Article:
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dc.contributor.authorKini, Ameeten_US
dc.contributor.authorShankar, Srinathen_US
dc.contributor.authorDeWitt, Daviden_US
dc.contributor.authorNaughton, Jeffreyen_US
dc.description.abstractA match join of R and S with predicate theta is a subset of the theta join of R and S such that each tuple of R and S contributes to at most one result tuple. Match joins and their generalizations arise in many scenarios, including one that was our original motivation, assigning jobs to processors in the Condor distributed job scheduling system. We explore the use of RDBMS technology to compute match joins. We show that the simplest approach of computing the full theta join and then applying standard graph-matching algorithms to the result is ineffective for all but the smallest of problem instances. By contrast, a closer study shows that the DBMS primitives of grouping, sorting, and joining can be exploited to yield efficient match join operations. This suggests that RDBMSs can play a role in matching beyond merely serving as passive storage for external programs.en_US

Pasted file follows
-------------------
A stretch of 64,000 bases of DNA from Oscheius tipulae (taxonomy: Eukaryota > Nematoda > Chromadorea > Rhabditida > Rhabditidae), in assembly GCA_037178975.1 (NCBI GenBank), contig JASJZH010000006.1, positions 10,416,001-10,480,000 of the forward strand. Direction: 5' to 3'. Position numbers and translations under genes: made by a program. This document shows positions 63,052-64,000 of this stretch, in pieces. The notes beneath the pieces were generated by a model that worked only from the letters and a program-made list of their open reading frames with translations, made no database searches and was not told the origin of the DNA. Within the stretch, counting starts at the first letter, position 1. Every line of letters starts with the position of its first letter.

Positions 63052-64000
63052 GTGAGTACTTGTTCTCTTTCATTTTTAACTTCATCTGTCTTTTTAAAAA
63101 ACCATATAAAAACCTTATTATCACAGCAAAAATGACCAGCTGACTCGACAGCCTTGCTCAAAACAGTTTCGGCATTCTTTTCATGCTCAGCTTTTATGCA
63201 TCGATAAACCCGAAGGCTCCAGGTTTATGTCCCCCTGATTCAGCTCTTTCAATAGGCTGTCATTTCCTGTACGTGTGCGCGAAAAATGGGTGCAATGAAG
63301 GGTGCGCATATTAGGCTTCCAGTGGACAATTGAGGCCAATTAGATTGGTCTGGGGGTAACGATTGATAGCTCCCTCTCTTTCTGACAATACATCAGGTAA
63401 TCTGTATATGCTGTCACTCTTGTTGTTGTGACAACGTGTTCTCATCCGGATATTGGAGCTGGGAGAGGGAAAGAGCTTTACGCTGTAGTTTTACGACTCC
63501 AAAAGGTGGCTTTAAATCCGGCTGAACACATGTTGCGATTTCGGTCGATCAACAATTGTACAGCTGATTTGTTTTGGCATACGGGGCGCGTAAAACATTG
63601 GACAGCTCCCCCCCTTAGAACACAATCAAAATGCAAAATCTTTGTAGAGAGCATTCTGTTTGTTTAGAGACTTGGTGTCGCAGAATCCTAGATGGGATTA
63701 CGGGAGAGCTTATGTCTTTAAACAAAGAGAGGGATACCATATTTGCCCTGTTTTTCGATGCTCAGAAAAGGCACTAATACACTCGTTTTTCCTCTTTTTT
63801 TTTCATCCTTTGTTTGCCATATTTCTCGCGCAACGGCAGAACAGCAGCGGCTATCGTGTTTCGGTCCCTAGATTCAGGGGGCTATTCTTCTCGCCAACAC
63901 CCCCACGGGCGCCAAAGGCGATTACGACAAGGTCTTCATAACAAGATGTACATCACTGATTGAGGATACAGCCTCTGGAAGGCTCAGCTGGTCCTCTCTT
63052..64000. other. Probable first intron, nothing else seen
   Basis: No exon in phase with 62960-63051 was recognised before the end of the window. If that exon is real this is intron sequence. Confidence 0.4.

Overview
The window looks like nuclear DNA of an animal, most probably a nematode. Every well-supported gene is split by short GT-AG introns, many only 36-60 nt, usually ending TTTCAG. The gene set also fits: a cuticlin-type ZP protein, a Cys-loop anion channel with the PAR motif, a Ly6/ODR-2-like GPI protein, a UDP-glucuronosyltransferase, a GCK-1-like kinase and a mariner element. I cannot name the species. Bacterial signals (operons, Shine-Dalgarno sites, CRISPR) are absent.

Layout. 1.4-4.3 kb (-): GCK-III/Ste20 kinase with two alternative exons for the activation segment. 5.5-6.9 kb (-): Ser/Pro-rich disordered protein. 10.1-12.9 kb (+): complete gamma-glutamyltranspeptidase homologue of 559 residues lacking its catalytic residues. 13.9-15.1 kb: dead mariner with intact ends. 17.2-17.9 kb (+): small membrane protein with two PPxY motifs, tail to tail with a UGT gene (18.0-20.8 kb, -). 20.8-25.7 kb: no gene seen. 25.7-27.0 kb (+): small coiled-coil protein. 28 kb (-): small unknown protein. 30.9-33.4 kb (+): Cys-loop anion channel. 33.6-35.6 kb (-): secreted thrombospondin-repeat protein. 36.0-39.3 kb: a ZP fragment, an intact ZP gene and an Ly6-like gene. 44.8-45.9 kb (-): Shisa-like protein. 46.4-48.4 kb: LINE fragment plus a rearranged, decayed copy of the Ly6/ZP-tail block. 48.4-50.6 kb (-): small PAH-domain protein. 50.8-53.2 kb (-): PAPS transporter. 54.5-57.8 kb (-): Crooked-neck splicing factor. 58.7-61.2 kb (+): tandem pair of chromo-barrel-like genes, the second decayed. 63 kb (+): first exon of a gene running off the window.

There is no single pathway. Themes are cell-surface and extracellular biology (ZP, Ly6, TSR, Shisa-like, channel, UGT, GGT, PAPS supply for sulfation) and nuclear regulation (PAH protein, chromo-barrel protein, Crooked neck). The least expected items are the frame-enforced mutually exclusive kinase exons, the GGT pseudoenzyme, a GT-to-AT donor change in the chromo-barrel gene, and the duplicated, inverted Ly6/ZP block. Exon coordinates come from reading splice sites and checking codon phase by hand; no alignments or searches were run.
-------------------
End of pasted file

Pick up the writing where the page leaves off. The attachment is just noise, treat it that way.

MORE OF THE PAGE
dc.publisherUniversity of Wisconsin-Madison Department of Computer Sciencesen_US
dc.titleDatabase Support for Matching: Limitations and Opportunitiesen_US
dc.typeTechnical Reporten_US

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  • CS Technical Reports
    Technical Reports Archive for the Department of Computer Sciences at the University of Wisconsin-Madison

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